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Green Olives

Green Olives

The only difference between green olives and black olives is ripeness. Unripe olives are green, whereas fully ripe olives are black.

Olives are cured or pickled before consumption, using various methods including oil-cured, water-cured, brine-cured, dry-cured, and lye-cured.

Green olives must be soaked in a lye solution before brining, whereas ripe black olives can proceed straight to brining. The longer the olive is permitted to ferment in its own brine, the less bitter and more intricate its flavor will become. Green olives are usually pitted, and often stuffed with various fillings, including pimientos, almonds, anchovies, jalapenos, onions or capers.

References : http://homecooking.about.com/od/fruit/a/olivevarieties.htm

Source: http://oliveoilsindia.com/Green-Olives.htm

Types of Olive Oil

BY Terriann

Like wine, taste is a matter of personal preference when it comes to olive oil. There are many factors that go into the creation of olive oil which leads to distinct differences in color, aroma, and flavor.   The following variables impact the taste of olive oil: 

    The following variables impact the taste of olive oil:

  • Olive variety used
  • Location and soil conditions where the olives were grown
  • Environmental factors and climate during the growing season
  • Ripeness of the olive
  • Timing of the harvest
  • Method of harvesting
  • Time passed between the harvest and pressing
  • Technique of pressing
  • Packaging and storage process

Olive oils are given a grade that is decided by production method, acidity content, and flavor. Here’s how to understand the different types of olive oil and make the choice that’s best for your needs.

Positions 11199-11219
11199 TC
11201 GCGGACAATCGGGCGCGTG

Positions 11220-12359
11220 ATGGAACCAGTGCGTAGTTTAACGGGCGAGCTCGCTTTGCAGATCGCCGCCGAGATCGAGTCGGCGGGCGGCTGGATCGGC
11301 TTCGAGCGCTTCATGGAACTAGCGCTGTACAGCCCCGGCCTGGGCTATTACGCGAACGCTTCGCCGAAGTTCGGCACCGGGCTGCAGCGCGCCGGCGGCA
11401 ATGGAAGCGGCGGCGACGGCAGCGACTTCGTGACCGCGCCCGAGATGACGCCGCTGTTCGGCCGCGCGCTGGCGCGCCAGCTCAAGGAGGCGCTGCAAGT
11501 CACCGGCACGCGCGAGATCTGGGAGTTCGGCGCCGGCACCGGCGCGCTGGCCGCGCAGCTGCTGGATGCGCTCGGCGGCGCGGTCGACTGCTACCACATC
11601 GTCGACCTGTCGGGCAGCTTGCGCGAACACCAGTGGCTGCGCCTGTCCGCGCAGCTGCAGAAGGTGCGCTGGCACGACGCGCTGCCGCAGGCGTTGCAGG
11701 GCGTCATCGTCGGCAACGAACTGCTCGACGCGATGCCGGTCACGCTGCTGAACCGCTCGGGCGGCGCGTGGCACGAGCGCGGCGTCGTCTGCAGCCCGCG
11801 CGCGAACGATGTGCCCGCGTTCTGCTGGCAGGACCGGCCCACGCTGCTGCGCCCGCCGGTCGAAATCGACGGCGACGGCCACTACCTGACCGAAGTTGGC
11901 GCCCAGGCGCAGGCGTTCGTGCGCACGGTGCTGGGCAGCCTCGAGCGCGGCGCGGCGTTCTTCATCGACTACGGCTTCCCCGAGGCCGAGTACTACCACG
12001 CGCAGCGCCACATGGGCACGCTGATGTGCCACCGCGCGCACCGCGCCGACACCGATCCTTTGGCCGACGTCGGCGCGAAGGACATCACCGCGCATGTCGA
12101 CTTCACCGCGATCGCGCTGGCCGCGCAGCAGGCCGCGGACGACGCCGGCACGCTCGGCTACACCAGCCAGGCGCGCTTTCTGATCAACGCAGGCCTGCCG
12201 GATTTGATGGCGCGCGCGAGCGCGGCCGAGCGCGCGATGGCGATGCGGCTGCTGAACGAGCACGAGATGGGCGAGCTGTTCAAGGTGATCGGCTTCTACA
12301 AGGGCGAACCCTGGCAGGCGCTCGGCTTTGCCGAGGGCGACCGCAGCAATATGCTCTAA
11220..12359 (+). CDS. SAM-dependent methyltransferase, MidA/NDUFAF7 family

Extra Virgin Olive Oil

Extra virgin olive oil is produced by mechanical extraction processes (no hot water or chemicals applied) and comes from the first press only.  Extra virgin olive oil is the highest quality olive oil with perfect flavor, aroma, and balanced acidity. In fact, the acidity level is the most important factor when determining a grade. To be considered extra virgin olive oil, it must have an oleic acidity level of less than one percent.  This is a measure of the free fatty acid content.  The best oils have the lowest acidity and should be free of identifiable defects in taste or smell. 
The high content of vitamins and nutrients is the main reason extra virgin olive oil is prized so greatly. The light, delicate taste of extra virgin olive oil makes it perfect for dressings or for dipping bread.

Virgin Olive Oil

Virgin olive oil also comes from the first pressing, and is also produced without refining. Virgin olive oils have been less handled and/or manipulated during the harvesting and processing.  Unlike Extra virgin olive oil, the industry practice in the producing countries for virgin olive oil is to maintain fewer than 2% acidity. The intensity of the flavor can vary and it is generally less mild than extra virgin olive oil. Virgin olive oil tends to also be more cost effective than extra virgin types of olive oil.  Virgin olive oils are ideal for body and hair care as well as cooking Mediterranean cuisine and baking.

Pure Olive Oil

A blend of virgin olive oil and refined olive oil, once called pure olive oil, is now simply called olive oil. The label will bear the designation “pure” or “100% pure”. Since refined olive oil has very little vitamin E content, producers need to add unrefined virgin olive oil to impart some of flavor, color and aroma into the blend. The exact measurements of the two components vary by producer, based on the flavor they are hoping to create.